The tension between China and Taiwan is currently at its height. China and Taiwan are the two leaders in solar panels, batteries, rare earth elements, and semiconductors production. With rising tensions across the Taiwan Strait, new energy infrastructures and electric vehicle productions could face unprecedented disruption that, given the highly concentrated supply chain, will likely have global repercussions. We analyse how China and Taiwan would respond to a potential conflict and the impacts that their responses would have on global decarbonisation.
China-Taiwan Tensions and the International Response
Tensions between China and Taiwan have reached an unprecedented height after the official visit of US House Speaker Nancy Pelosi in early August. The ongoing military drills encircling the island nation by the People’s Liberation Army (PLA) and the recent official visit to Taiwan by the US lawmakers and Lithuanian deputy minister further intensified the hostilities and uncertainty of the relationship between the People’s Republic of China (PRC) and Taiwan.
Reunification with Taiwan and its archipelagos is the major political goal of China’s leader Xi Jinping to fulfil his political agenda of “road to national rejuvenation”. Additionally, with the stagnated domestic economy, strict COVID-19 policies, and the failure of Wolf Warrior diplomacy – the aggressive style of diplomacy adopted by China since 2017, Xi faces unprecedented pressure from the Chinese Communist Party (CCP), the general public, and the rising ultra-nationalists. With the 20th National Congress of the CCP – the political event that decides the party leader for the next five years – coming up in October, unifying Taiwan could consolidate the support for Xi’s third term as the party’s leader and divert the domestic economic and political pressure overseas by creating an external enemy. In their latest White Paper on Taiwan, the PRC declared the aim to reunify with Taiwan peacefully but refused to rule out the use of military forces to annex the island nation.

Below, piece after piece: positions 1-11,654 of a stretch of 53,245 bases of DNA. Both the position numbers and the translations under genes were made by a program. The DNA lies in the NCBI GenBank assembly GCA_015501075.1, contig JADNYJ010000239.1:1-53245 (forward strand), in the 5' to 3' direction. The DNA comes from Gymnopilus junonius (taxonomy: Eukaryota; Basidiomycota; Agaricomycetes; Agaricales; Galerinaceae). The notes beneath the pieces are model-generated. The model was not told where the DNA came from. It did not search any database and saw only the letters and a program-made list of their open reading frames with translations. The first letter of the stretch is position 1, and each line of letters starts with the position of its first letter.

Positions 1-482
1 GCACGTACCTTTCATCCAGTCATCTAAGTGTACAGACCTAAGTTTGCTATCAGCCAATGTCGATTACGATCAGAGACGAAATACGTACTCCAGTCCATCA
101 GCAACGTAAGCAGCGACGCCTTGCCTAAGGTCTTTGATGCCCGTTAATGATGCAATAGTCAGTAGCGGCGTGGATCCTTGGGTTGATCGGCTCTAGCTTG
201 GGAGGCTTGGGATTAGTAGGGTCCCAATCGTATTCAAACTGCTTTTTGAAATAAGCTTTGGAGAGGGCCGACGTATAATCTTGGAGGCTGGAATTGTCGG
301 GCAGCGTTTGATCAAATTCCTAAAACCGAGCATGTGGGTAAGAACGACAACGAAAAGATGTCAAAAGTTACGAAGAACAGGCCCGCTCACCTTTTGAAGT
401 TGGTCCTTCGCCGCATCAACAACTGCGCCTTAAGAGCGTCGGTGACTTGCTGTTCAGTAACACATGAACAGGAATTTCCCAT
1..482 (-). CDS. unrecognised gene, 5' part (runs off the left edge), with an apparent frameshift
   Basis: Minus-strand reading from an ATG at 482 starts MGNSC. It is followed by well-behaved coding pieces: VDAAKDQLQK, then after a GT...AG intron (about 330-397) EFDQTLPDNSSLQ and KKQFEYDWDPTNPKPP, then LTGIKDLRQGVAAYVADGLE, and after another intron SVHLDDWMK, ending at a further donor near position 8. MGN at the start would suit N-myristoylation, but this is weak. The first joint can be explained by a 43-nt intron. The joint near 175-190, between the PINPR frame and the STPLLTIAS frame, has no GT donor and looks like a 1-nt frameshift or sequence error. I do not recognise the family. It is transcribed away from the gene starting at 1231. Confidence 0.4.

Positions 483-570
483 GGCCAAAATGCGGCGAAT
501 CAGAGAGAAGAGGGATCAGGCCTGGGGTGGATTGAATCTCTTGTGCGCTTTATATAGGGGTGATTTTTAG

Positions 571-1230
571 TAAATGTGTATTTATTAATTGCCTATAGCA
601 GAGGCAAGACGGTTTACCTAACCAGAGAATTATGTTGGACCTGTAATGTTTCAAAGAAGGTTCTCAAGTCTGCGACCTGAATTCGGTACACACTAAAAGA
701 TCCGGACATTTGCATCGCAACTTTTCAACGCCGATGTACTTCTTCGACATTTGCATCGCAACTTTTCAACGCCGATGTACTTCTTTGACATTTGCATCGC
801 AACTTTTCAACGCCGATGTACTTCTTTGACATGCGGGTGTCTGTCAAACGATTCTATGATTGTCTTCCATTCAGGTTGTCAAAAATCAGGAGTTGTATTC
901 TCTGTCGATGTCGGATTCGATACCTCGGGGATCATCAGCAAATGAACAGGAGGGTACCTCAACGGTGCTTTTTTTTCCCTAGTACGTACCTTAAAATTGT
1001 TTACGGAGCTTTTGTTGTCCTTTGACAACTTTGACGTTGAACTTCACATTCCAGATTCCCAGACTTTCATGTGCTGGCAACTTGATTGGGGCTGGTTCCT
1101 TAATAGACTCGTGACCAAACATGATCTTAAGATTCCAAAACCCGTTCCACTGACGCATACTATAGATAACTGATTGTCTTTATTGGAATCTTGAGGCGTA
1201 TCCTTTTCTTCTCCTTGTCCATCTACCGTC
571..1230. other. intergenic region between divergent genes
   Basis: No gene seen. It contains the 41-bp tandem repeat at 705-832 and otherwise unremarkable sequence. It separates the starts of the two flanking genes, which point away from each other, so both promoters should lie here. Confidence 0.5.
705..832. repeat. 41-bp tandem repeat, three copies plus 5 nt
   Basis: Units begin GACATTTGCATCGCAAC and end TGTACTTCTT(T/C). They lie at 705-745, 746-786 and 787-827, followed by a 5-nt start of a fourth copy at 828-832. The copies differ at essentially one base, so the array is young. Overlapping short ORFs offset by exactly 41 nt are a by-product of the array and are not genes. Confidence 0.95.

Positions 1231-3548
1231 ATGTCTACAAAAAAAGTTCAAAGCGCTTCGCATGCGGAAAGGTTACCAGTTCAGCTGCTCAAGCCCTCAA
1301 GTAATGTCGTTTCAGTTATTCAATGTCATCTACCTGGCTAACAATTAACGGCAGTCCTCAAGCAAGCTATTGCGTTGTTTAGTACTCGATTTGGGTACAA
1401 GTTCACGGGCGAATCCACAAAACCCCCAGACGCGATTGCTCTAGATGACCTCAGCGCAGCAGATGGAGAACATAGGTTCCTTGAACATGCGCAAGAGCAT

The annexation of Taiwan and its archipelagos will extend the Chinese influence and disrupt the balance of power in the East Asian region. Given the geopolitical importance of Taiwan to the US Island Chain Strategy and the economic importance of Taiwan to the world, the US will most likely support Taiwan’s sovereignty through economic and military aid if the PRC was to invade the island. A similar mentality to support Taiwan is also reflected in a statement released by the G7 foreign ministers, urging the PRC not to “unilaterally change the status quo by force” between the Taiwan Strait and thus reflecting the G7’s desire to maintain the de facto independence of Taiwan.
Given the historical relationship and diplomatic ties between Taiwan and the G7, its members will most likely support Taiwan in a potential conflict between China and Taiwan. While it is still unclear how the situation in Taiwan will evolve, a war would have significant impacts on the global economies and geopolitics. The following article aims to analyse the influence on sustainability and decarbonisation of the potential Chinese invasion of Taiwan.
The Importance of the PRC for Global Decarbonisation
China plays a significant role in the race to decarbonisation, mainly due to its advancements in renewable energy infrastructure and EV batteries. According to the latest report by the International Energy Agency (IEA), the PRC dominated the global supply chain of the solar photovoltaics (solar PV) industry. In 2021, the PRC accounted for over 80% of the production capacity in all major manufacturing stages (e.g. polysilicon, ingots, wafers, cells and modules) of solar panels. The IEA predicted that the Chinese domination in polysilicon and wafers manufacturing would account for over 95% of the global production capacity in the coming years.
Battery and Electric Vehicles (EVs)
As the adaptation rate of EV and off-grid renewable energy systems grows, the importance and demand for batteries also increases. According to IEA, China dominated the production of lithium-ion batteries, accounting for about 75% of the global production capacity in 2021. In addition, 70% of cathodes and 85% of anodes production capacity lies in the country.
China dominates by far the supply chain of batteries. It is estimated that in 2020, the country controlled 85% of the global battery-ready cobalt, as well as over half of the global cobalt, graphite and lithium processing and refining capacity. The battery firm Contemporary Amperex Technology Co (CATL) supply batteries to almost all the world’s automotive companies, from General Motors and Tesla to Volkswagen and BMW. The Chinese domination in battery production will continue to rise, with the IEA estimating that it will account for 70% of the global production capacity by 2030.